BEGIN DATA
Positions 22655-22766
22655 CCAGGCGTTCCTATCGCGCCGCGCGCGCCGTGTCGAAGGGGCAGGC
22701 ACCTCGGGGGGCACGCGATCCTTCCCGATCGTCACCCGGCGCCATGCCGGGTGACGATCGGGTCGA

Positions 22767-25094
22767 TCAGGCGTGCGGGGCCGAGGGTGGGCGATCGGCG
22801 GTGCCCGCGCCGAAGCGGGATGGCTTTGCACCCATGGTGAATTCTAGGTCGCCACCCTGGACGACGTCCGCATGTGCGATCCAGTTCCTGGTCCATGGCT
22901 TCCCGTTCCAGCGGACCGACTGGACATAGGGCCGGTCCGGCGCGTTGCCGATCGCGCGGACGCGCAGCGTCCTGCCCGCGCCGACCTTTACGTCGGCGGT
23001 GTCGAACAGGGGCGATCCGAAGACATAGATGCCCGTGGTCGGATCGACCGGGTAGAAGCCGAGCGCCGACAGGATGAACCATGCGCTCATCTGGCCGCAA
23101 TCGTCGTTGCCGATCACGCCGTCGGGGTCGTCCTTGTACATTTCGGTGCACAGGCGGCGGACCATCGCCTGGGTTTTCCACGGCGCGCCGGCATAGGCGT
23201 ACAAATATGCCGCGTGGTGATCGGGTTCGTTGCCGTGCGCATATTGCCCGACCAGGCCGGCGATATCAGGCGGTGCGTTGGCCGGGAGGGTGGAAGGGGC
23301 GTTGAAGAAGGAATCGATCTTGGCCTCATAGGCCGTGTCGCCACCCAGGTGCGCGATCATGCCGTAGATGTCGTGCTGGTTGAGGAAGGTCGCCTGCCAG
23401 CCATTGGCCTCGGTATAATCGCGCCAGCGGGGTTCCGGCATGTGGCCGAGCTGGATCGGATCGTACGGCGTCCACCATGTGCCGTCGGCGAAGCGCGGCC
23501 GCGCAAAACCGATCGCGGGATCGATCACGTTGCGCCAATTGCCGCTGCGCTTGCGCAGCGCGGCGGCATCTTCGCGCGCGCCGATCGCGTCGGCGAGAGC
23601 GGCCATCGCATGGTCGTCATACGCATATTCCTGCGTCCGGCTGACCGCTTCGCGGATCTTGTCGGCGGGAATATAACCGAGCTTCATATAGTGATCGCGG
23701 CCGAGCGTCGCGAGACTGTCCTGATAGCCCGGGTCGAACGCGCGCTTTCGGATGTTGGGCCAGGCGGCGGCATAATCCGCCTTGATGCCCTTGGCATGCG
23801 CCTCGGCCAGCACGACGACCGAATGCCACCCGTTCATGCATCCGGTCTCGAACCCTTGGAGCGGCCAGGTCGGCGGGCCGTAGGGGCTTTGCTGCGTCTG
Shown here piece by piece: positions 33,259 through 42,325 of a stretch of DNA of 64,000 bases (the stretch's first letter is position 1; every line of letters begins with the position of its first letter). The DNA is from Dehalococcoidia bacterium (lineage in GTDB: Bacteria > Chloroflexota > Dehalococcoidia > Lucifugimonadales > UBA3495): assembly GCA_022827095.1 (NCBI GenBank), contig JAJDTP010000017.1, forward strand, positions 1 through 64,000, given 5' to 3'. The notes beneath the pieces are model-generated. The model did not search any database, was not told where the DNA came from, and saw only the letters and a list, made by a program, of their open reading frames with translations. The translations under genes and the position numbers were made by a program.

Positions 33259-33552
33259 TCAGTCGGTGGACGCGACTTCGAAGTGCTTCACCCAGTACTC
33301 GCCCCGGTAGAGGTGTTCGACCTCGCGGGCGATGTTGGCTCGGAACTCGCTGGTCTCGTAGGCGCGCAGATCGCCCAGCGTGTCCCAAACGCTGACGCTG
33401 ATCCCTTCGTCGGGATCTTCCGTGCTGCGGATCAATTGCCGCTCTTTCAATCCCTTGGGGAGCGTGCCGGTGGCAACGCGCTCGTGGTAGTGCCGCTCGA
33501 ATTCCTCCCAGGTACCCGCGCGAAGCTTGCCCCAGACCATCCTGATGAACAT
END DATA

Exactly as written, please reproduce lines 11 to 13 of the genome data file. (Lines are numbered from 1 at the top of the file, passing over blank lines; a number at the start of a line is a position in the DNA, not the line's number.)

23301 GTTGAAGAAGGAATCGATCTTGGCCTCATAGGCCGTGTCGCCACCCAGGTGCGCGATCATGCCGTAGATGTCGTGCTGGTTGAGGAAGGTCGCCTGCCAG
23401 CCATTGGCCTCGGTATAATCGCGCCAGCGGGGTTCCGGCATGTGGCCGAGCTGGATCGGATCGTACGGCGTCCACCATGTGCCGTCGGCGAAGCGCGGCC
23501 GCGCAAAACCGATCGCGGGATCGATCACGTTGCGCCAATTGCCGCTGCGCTTGCGCAGCGCGGCGGCATCTTCGCGCGCGCCGATCGCGTCGGCGAGAGC